As expected, Google opens up its cloud to host software applications and services—and developers quickly complain that it is too restrictive. They say it offers less than Amazon’s similar service. Check out the comments on Techcrunch. But I think a few of the commenters on Techcrunch have it right. This is a first step. Google will figure out what works and broaden the offering.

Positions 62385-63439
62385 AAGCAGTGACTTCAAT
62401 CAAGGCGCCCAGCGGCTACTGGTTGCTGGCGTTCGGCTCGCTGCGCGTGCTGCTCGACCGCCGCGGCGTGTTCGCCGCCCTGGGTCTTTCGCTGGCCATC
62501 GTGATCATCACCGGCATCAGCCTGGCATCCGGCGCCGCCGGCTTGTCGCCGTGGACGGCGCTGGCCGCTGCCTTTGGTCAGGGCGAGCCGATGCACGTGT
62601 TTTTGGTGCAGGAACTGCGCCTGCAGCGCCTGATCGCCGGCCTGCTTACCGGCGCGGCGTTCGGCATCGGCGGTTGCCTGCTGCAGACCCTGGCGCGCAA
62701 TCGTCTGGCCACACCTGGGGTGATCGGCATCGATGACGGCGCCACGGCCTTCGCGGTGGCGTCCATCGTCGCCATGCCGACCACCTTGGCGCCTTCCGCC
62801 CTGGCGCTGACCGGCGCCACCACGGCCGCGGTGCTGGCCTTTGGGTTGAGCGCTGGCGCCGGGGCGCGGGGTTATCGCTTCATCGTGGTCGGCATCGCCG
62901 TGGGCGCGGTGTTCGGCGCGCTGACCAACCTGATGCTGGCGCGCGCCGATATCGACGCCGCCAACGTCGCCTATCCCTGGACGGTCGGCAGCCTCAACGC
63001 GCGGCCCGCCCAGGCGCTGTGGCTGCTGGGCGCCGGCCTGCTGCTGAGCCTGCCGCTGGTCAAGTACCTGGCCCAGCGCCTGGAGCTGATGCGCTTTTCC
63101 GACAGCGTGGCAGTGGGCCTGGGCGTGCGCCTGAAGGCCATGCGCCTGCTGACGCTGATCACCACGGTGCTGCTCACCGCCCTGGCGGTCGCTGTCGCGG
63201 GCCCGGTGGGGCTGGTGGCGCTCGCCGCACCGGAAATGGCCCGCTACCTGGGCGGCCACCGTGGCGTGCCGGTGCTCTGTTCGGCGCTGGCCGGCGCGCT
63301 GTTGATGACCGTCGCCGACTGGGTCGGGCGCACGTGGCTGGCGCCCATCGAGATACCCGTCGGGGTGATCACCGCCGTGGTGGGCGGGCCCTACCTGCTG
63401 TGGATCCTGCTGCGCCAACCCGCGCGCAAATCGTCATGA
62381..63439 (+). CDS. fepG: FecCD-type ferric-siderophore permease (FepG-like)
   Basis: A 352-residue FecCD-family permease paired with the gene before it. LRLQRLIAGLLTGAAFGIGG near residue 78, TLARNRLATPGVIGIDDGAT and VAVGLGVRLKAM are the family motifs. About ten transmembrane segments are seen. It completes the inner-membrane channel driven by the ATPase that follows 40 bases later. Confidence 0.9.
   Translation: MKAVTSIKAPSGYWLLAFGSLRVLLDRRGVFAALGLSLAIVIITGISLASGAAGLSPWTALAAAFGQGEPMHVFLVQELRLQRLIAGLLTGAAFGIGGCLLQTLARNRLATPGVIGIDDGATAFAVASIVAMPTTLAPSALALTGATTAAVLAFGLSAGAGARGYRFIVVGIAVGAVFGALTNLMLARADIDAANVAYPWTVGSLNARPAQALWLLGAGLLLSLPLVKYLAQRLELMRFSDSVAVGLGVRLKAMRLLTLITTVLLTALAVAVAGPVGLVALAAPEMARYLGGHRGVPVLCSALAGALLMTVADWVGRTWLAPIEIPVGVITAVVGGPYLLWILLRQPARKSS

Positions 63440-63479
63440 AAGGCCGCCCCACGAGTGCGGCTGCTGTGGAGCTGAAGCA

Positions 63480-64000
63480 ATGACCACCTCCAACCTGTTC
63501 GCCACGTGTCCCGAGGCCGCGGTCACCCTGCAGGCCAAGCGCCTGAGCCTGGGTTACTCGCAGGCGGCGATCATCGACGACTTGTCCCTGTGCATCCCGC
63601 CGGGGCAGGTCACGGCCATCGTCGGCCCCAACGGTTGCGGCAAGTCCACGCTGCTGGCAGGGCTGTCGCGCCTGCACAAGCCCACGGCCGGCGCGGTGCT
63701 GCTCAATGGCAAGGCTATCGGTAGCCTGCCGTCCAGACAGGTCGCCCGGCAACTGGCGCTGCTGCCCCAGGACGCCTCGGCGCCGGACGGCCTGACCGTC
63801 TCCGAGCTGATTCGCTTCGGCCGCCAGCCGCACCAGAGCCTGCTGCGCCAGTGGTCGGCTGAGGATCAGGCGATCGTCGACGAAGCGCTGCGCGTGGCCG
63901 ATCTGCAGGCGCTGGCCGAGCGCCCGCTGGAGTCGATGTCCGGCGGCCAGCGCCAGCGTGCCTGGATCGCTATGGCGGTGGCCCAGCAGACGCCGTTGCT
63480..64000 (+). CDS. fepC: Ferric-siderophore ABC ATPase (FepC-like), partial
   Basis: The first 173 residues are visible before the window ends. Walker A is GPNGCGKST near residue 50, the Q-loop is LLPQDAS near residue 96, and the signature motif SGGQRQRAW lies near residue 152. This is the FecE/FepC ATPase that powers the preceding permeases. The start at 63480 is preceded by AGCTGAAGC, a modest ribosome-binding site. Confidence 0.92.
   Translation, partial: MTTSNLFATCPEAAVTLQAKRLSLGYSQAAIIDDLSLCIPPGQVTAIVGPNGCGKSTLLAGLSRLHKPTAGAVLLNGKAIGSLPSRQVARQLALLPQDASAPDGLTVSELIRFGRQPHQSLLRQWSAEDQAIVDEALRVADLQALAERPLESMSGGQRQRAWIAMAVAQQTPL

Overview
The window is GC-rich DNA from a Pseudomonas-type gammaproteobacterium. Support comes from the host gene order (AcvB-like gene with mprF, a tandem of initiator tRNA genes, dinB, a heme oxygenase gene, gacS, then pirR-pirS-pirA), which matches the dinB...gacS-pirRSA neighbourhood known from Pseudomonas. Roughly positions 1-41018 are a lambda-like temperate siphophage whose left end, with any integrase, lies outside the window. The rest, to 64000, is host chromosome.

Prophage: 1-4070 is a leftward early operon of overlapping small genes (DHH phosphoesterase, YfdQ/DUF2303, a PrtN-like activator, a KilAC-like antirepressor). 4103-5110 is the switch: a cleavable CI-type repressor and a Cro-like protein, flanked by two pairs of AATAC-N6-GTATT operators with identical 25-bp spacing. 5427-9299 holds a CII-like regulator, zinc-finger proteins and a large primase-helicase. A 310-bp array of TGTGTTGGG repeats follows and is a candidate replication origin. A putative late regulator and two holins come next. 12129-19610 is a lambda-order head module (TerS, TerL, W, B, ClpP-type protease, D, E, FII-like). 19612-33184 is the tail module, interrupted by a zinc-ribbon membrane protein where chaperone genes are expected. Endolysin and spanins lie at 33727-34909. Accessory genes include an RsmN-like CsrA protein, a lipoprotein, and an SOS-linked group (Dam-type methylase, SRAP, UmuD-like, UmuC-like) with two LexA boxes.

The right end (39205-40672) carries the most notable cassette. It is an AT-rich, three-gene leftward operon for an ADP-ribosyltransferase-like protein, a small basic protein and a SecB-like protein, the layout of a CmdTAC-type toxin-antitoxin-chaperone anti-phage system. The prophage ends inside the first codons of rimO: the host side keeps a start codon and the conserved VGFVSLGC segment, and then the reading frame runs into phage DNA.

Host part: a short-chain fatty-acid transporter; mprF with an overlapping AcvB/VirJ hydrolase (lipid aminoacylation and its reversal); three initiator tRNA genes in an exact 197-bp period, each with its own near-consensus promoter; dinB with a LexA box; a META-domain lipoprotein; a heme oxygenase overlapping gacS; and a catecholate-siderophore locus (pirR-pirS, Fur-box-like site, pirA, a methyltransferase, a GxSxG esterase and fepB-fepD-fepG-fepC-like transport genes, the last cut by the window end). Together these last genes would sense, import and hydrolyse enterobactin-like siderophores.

What does this mean? It’s a big step toward turning Google’s cloud, the biggest distributed computing system on earth, into the world’s preeminent computer. Think of computing like its first cousin, energy. (Computing, if you think about it, is just a highly processed form of electricity.) If Google can offer cheaper and more efficient computing than anyone else, the company could position itself as the Saudi Arabia of the information economy. It could add capacity and drive down prices, punishing competitors, or take capacity offline, driving prices up. That said, with every giant data center it adds to its cloud, Google is betting on its status quo. If someone comes along and develops a more efficient cloud architecture, Google’s computing empire could become a crushing legacy. Not that I see that coming anytime soon. Here’s Eric Schmidt talking about clouds in November.